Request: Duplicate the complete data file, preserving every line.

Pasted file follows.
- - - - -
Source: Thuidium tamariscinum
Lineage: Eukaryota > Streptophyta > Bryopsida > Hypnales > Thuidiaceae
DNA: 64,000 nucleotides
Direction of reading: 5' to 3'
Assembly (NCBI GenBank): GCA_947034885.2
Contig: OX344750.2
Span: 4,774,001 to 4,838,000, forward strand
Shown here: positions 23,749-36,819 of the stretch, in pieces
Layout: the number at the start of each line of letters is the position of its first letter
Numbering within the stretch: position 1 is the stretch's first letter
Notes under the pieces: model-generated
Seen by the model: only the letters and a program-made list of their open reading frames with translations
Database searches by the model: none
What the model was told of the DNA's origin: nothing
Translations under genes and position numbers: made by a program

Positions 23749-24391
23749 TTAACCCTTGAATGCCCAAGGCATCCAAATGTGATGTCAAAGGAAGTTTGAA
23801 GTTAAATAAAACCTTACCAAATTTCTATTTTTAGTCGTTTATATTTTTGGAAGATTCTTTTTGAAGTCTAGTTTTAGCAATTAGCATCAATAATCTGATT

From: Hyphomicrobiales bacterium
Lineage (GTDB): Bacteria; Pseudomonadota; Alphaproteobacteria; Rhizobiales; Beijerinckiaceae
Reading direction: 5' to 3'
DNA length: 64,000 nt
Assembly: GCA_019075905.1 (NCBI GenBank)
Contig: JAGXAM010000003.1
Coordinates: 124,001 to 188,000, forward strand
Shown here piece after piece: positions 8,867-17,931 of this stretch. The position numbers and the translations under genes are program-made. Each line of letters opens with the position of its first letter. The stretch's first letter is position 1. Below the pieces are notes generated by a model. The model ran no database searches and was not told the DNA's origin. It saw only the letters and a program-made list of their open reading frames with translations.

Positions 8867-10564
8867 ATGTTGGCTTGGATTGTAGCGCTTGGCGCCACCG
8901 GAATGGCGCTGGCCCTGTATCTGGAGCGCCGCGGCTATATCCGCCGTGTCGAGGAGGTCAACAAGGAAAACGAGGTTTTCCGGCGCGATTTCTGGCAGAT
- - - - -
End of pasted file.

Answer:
Source: Thuidium tamariscinum
Lineage: Eukaryota > Streptophyta > Bryopsida > Hypnales > Thuidiaceae
DNA: 64,000 nucleotides
Direction of reading: 5' to 3'
Assembly (NCBI GenBank): GCA_947034885.2
Contig: OX344750.2
Span: 4,774,001 to 4,838,000, forward strand
Shown here: positions 23,749-36,819 of the stretch, in pieces
Layout: the number at the start of each line of letters is the position of its first letter
Numbering within the stretch: position 1 is the stretch's first letter
Notes under the pieces: model-generated
Seen by the model: only the letters and a program-made list of their open reading frames with translations
Database searches by the model: none
What the model was told of the DNA's origin: nothing
Translations under genes and position numbers: made by a program

Positions 23749-24391
23749 TTAACCCTTGAATGCCCAAGGCATCCAAATGTGATGTCAAAGGAAGTTTGAA
23801 GTTAAATAAAACCTTACCAAATTTCTATTTTTAGTCGTTTATATTTTTGGAAGATTCTTTTTGAAGTCTAGTTTTAGCAATTAGCATCAATAATCTGATT

From: Hyphomicrobiales bacterium
Lineage (GTDB): Bacteria; Pseudomonadota; Alphaproteobacteria; Rhizobiales; Beijerinckiaceae
Reading direction: 5' to 3'
DNA length: 64,000 nt
Assembly: GCA_019075905.1 (NCBI GenBank)
Contig: JAGXAM010000003.1
Coordinates: 124,001 to 188,000, forward strand
Shown here piece after piece: positions 8,867-17,931 of this stretch. The position numbers and the translations under genes are program-made. Each line of letters opens with the position of its first letter. The stretch's first letter is position 1. Below the pieces are notes generated by a model. The model ran no database searches and was not told the DNA's origin. It saw only the letters and a program-made list of their open reading frames with translations.

Positions 8867-10564
8867 ATGTTGGCTTGGATTGTAGCGCTTGGCGCCACCG
8901 GAATGGCGCTGGCCCTGTATCTGGAGCGCCGCGGCTATATCCGCCGTGTCGAGGAGGTCAACAAGGAAAACGAGGTTTTCCGGCGCGATTTCTGGCAGAT